October 25, 2002

MALAWI: Third Term Divides Ruling Party

Proposed changes to Malawi’s Constitution have put the ruling party at odds with civil society and with itself. Malawi's third multi-party general elections are scheduled for 2004, but the country has already been thrown into political anarchy. The issue at stake is the changing of the country's Constitution to allow President Bakili Muluzi to stand for a third term of office. Constitutionally presidents are allowed two terms only. Muluzi is serving his second and final term, but his ruling party wants him to stand again. For the past two years ruling party United Democratic Front (UDF) heavyweights have been urging people to support the president to stand for another term.

Ironically, a Bill that would have allowed the president to do just that, the Open Ended Term Bill, was tabled by the opposition Alliance for Democracy (Aford) in July but failed by three votes to be passed. Barely a month later UDF executives began telling the nation the government would table another Bill, the Third Term Bill, to amend the Constitution to allow a president to stand for three terms of five years each.

The opposition, civil society and religious institution have strongly rejected the government move, arguing that it would lead to another oppressive regime. Malawi was a dictatorship under Kamuzu Banda until 1994. The Catholic Church went as far as issuing a statement calling on Muluzi to denounce the constitutional amendment bid. The president has not publicly said whether he supports the Bill, which has received very little support even within the ruling party. Some UDF MPs have openly opposed the Bill. Among them are Jan-Jaap Sonke and Joe Manduwa, who have, since their criticism two weeks ago, been fired from the party. Sonke, who was the only white person in the Cabinet, lost his post as deputy minister of works, while Manduwa was fired as deputy agriculture minister. "I was fired because I do not support the third term bid. It is a waste of time," Sonke said.

The constitutional amendment bid has also resulted in clashes during political rallies and two people have been killed. One of those killed was the governor of Mulanje district, Aleck Makina, who died in a clash between the UDF and the National Democratic Alliance, while Sam Kandodo Banda, an MP with the opposition Aford, was injured in an attack by alleged UDF sympathisers. Most MPs, especially those opposed to the Third Term Bill, said they are living in fear and accused the UDF's young democrats of being involved in "most of the attacks". But the UDF has maintained it was not involved in any political violence and the president has on a number of occasions called on Malawians to remain united.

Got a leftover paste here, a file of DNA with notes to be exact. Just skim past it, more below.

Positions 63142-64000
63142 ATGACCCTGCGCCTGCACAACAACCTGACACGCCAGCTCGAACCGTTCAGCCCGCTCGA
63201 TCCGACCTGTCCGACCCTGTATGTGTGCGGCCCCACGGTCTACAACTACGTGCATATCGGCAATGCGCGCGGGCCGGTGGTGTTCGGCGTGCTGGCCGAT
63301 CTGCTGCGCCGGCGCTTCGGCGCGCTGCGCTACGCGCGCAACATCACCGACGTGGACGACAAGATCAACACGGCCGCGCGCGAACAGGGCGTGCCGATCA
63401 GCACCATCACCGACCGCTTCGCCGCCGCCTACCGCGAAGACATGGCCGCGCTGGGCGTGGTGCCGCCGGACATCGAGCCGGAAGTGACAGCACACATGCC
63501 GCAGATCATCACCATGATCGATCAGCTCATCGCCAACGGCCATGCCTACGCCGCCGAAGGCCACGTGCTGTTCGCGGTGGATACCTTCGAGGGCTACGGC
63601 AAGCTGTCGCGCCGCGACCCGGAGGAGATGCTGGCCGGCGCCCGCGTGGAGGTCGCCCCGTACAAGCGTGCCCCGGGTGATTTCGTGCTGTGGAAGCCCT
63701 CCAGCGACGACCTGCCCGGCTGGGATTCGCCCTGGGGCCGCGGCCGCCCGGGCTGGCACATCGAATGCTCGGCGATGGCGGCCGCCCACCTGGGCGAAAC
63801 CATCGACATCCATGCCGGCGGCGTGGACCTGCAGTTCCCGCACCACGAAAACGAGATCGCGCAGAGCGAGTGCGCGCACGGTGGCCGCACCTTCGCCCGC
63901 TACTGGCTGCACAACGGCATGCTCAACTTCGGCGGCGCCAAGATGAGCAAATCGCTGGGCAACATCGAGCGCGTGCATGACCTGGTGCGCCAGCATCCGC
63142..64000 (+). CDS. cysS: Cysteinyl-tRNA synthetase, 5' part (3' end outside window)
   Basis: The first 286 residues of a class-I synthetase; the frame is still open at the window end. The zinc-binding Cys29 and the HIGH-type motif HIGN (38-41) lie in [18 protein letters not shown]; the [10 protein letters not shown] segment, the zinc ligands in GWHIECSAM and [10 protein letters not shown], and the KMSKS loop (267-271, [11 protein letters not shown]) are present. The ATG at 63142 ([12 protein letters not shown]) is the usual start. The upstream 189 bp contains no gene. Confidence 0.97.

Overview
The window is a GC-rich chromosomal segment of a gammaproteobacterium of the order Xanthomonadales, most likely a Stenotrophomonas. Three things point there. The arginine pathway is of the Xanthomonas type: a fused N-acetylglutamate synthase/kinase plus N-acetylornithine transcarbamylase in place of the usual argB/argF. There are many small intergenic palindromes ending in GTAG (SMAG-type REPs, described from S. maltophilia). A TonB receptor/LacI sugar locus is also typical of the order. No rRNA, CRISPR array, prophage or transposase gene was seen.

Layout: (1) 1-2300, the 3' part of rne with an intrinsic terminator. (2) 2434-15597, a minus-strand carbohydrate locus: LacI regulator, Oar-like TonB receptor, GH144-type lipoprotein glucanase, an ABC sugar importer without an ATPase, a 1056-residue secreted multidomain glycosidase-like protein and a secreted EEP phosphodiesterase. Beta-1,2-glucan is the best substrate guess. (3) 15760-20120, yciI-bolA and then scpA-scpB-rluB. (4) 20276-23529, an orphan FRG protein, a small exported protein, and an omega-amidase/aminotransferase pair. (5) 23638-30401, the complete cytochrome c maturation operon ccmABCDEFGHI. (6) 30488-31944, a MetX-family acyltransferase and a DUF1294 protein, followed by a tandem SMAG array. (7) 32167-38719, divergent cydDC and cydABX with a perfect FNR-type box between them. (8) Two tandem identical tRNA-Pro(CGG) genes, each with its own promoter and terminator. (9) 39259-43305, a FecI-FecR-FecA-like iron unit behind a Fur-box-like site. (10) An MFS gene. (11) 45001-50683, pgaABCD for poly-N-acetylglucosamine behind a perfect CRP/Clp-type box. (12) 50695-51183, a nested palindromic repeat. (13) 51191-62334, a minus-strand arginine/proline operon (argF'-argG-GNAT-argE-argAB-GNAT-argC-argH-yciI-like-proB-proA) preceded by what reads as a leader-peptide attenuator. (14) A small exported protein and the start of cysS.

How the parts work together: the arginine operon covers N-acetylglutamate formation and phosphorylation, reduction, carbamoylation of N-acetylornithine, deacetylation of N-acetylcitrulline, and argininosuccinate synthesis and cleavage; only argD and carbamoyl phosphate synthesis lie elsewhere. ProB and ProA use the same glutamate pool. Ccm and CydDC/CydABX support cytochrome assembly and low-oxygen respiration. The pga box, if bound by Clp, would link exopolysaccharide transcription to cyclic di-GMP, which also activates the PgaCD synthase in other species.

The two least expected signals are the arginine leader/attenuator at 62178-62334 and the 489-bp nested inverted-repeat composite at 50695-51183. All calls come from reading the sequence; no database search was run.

Speaking on Malawi Broadcasting Corporation radio before he opened Parliament last week, Muluzi urged parliamentarians to concentrate on hunger, Aids and poverty when discussing issues in the House. He said it was a waste of time, energy and resources to discuss politics when the "country is facing critical food shortages". He did not touch on the third term issue during this opening speech, focusing mainly on the food crisis.

More than three million of the 11-million Malawians are on the verge of starvation. International donor communities, including the World Food Programme, have warned that Malawi will in the next few months face serious food shortage. Already hundreds of people have died of hunger. "It is a matter of great pain for me that so many people are dying of hunger. I am aware that the situation in the coming months could become worse," said Muluzi.

If Malawi succeeds in changing its Constitution, it will follow a new trend in Africa. Namibia's Constitution was recently changed to allow President Sam Nujoma to stand again, while Zambia's former president Frederick Chiluba tried unsuccessfully to change his country's Constitution. The constitutional amendment may not be in keeping with the objectives of the New Partnership for Africa's Development and the African Union, considering that the union would like to see good governance on the continent. Political analysts believe that changing the Constitution would bring in another dictator. But the UDF argues that the change would allow people to vote for the president for as long as they feel he has done a good job for them. (MAIL&GUARDIAN)


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